May 23, 2024

There are quite a few things Jessi Colter, of “I’m Not Lisa” fame, is not — besides Lisa.

The country music veteran laughs at the idea that she is an “outlaw queen,” even though one of her claims to fame is being one of the four participants included on the trending-setting 1976 album “Wanted! The Outlaws,” along with her husband Waylon Jennings, Willie Nelson and Tompall Glaser. Of course she has embraced the affection for that era, to the point that she has spent years producing an upcoming mini-series titled “They Called Us Outlaws.”

But she doesn’t even consider herself “country,” believing that term belongs more to the South… and pointing out that her origins were really in pop. “Country accepted me,” she says. “But I’m from Arizona, more tending toward a cowboy/cowgirl feel — I’m that. But real country, I’m not.”

Argue that with her, if you will, after hearing her new Margo Price-produced album, “Edge of Forever,” which — not surprisingly — is awfully darned country, any hair-splitting aside. It’s the first time the 80-year-old performer has done an album that puts her squarely back in that genre (as opposed to spiritual or kids’ projects) since 2006 — and only her second such project since 1984. It’s taken a few years since the album’s pre-pandemic recording for “Edge of Forever” to come out. But fans of Colter — and certainly those of Price, too, who co-wrote and/or sings on a few of the tracks — are pleased the wait didn’t last forever.

When Variety caught up with Colter over the phone, she was in Wyoming and close to 9,000 feet above sea level, where her husband has a cabin that he takes their horses in the summer, before bringing them back to their full-time home in her native Arizona in the fall. She discusses the gradual process of friendship through which Price came to produce the new album; why she doesn’t feel compelled to keep pursuing her career full-time; how the process of grieving and moving on after Waylon Jennings’ death in 2002 is captured in the new material; and how listening to Ben Harper helped turn her overcome a personal roadblock.

It’s a rare occasion for you to record a new album. You had the “Psalms” album produced by Lenny Kaye about seven years ago. Before that, your last album of country songs was “Out of the Ashes,” produced by Don Was in 2006, and going back before that, it was 1984. You’ve been quoted as saying you thought you were done doing new albums, before this project.

Well, you know, I’ll probably never be done. I’ve been working for about eight years on this documentary (“They Called Us Outlaws”) that will come out next year for about eight years. Good things come, and I say yes when they come, so it’s not like I have to go looking or scratching for them. But like Carl Smith (the late country singer) said — even though he was a generation ahead of me, Waylon got to know him — he’d just always say he was “on vacation.” And that’s kind of how I am.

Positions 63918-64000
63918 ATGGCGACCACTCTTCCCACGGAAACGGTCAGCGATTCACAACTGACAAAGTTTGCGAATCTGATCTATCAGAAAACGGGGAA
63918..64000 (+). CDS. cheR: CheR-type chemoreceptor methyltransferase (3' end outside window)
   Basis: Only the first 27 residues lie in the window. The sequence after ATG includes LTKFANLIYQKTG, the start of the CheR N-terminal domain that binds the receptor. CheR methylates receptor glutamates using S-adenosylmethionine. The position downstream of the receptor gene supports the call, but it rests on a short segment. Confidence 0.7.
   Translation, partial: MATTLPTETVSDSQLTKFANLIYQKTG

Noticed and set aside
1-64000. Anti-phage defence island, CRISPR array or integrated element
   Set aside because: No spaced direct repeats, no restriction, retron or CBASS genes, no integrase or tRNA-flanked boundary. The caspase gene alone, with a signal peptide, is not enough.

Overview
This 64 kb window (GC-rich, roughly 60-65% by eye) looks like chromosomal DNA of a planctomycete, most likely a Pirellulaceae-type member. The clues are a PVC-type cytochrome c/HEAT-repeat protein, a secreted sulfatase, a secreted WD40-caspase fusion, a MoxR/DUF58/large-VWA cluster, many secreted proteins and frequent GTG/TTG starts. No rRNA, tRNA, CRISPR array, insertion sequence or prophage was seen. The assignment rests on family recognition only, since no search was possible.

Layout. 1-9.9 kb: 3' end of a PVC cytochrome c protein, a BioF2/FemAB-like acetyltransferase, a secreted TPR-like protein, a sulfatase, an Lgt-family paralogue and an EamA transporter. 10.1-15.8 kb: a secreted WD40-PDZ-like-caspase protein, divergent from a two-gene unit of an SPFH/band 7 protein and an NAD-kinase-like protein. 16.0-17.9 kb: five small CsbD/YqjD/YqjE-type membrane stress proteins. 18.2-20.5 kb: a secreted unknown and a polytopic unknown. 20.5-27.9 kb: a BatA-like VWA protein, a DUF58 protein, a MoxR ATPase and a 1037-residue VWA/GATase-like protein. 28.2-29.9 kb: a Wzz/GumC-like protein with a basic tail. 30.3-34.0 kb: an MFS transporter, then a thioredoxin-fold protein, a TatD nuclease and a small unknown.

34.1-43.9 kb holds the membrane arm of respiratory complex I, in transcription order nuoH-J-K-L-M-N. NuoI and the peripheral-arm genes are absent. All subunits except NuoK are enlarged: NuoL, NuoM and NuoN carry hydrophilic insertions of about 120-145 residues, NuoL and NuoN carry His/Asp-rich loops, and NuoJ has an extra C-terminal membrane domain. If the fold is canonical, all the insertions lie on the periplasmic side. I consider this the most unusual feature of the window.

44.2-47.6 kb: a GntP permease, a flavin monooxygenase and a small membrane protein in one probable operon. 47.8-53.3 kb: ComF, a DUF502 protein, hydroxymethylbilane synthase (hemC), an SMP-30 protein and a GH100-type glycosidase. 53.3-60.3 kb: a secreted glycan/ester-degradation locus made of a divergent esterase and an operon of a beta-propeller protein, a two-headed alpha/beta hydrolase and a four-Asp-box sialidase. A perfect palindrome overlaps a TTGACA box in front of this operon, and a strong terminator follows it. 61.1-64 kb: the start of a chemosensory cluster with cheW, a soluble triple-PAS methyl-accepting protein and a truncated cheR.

It sounds like you really hit it off with Margo Price. Did she have to talk you into doing a new album?  

It actually began with Jeremy (Ivey, Price’s husband), when I went out to a concert in Phoenix that Margo was playing. That was before she had the string of recordings and hits she’s had. I just wanted to take a look at her. Jeremy, in the back room, said to me, “It’d be so great to hear you do another album.” Then, in 2017, Harper had me do a big book signing on Facebook [for her memoir, “An Outlaw and a Lady”]. She had just come in from the road and I called her and said, “You want to come by and just help me on this?” She did, and then we started a friendship.

Then when she was playing Phoenix again, she came to my house. I’m out a little. I’m geographically undesirable, where I live, out with the horses and the ranches. She came and had me play some songs, and ShooterJennings (her son, the artist and producer)happened to be there visiting with his children. The boys (Ivey and Jennings) wanted me to play, so I got up and played piano with them. I gave Margo a beautiful, long, turquoise chain that I had, and it just started a friendship, where we talked on the phone and visited several times.

Then she called me — it was when she was still carrying Ramona; I think she was about seven or eight months along [in 2019] — and asked me to come to Nashville and cut some songs. It’s taken quite a path to get here (in releasing the album) — several years. Various things happened with the engineer, and I said, “I really want Shooter to mix this,” because he’s an expert at that, so that tied it up in a bundle.

Then we looked for the right company. There were three other offers, and interesting offers, but, we decided on Loney (Hutchins) at Appalachia Records. Margo had worked with him somewhat before, and he’s a very, very nice fella. I had not really worked with such a small label before and how that operates today, which is a little different, so both of our legal teams drug their foot. This is the long story to a short answer — but anyway, we got her done.